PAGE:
Virginia Woolf quotes
Birthdate: 25. January 1882
Date of death: 28. March 1941
Other names: Adeline Virginia Woolf
Adeline Virginia Woolf was an English writer who is considered one of the foremost modernists of the twentieth century, and a pioneer in the use of stream of consciousness as a narrative device. Born in an affluent household in Kensington, London, she attended the King's College London and was acquainted with the early reformers of women's higher education.
Having been home-schooled for most part of her childhood, mostly in English classics and Victorian literature, Woolf began writing professionally in 1900. During the interwar period, Woolf was a significant figure in London literary society and a central figure in the influential Bloomsbury Group of intellectuals. She published her first novel titled The Voyage Out in 1915, through the Hogarth Press, a publishing house that she established with her husband, Leonard Woolf. Her best-known works include the novels Mrs Dalloway , To the Lighthouse and Orlando , and the book-length essay A Room of One's Own , with its dictum, "A woman must have money and a room of her own if she is to write fiction."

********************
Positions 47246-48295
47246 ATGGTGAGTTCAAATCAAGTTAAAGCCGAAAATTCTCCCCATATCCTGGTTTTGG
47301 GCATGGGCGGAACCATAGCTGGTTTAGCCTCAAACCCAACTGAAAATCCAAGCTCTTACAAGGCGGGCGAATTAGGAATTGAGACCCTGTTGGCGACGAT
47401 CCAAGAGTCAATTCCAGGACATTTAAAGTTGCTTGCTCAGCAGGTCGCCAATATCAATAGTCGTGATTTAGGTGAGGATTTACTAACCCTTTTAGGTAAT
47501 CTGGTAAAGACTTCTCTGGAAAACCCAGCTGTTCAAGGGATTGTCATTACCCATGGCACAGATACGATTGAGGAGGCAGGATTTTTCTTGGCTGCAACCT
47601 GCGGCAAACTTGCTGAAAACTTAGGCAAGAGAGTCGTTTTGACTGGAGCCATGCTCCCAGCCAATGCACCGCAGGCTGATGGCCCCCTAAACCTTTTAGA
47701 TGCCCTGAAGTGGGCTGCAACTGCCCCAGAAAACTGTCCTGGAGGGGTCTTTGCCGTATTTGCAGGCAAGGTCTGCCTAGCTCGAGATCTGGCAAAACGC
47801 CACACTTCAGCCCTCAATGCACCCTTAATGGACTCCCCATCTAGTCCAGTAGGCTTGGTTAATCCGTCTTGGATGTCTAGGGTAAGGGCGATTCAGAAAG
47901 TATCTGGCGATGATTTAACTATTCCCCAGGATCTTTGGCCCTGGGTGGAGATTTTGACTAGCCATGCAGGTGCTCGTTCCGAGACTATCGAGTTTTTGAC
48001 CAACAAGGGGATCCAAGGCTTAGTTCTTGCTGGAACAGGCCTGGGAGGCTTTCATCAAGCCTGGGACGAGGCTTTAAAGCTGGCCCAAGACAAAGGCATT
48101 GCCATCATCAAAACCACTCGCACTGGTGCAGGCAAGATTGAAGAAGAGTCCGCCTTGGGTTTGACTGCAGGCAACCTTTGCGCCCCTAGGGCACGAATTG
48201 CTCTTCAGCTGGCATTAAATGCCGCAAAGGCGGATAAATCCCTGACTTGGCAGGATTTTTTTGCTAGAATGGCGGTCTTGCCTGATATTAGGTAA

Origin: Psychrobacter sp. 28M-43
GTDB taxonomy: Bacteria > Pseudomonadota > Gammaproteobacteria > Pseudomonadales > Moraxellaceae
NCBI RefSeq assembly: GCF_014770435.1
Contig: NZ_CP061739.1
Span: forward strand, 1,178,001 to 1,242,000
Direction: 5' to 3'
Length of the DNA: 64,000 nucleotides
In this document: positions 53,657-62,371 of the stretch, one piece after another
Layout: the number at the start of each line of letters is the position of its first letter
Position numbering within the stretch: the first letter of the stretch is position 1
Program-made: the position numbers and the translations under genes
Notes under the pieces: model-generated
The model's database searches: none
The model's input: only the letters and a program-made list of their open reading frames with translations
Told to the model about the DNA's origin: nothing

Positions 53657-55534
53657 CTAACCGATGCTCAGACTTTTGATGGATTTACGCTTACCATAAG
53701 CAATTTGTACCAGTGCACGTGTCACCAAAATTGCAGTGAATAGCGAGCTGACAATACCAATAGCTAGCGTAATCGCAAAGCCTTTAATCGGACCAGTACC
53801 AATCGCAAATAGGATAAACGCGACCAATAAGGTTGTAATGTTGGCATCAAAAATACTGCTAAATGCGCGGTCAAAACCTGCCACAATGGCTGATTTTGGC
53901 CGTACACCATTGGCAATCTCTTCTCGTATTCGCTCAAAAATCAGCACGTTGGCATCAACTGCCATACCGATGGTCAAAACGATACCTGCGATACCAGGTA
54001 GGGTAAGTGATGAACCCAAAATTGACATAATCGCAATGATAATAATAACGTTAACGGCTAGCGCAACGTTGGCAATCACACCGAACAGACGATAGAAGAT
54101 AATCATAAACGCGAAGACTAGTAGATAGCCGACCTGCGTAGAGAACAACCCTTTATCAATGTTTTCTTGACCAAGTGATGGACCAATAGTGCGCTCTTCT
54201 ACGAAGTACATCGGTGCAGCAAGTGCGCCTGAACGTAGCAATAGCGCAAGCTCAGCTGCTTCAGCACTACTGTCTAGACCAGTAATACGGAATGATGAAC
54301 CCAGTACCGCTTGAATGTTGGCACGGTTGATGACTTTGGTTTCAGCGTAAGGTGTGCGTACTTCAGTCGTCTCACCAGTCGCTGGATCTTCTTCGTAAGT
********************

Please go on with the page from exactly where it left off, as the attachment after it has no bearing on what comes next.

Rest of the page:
Woolf became one of the central subjects of the 1970s movement of feminist criticism, and her works have since garnered much attention and widespread commentary for "inspiring feminism", an aspect of her writing that was unheralded earlier. Her works are widely read all over the world and have been translated into more than fifty languages. She suffered from severe bouts of mental illness throughout her life and took her own life by drowning in 1941 at the age of 59.
Quotes Virginia Woolf
Source: A Room of One's Own (1929), Ch. 1, p. 4
"The Leaning Tower", lecture delivered to the Workers' Educational Association, Brighton (May 1940)
The Moment and Other Essays (1948)
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Source: A Room of One's Own / Three Guineas
Source: Orlando: A Biography (1928), Ch. 6
Source: The Waves
Variant: It is far harder to kill a phantom than a reality
Source: The Death of the Moth and Other Essays
Source: Mrs. Dalloway
"Women and Fiction"
Granite and Rainbow (1958)
Context: The extraordinary woman depends on the ordinary woman. It is only when we know what were the conditions of the average woman's life … it is only when we can measure the way of life and the experience of life made possible to the ordinary woman that we can account for the success or failure of the extraordinary woman as a writer.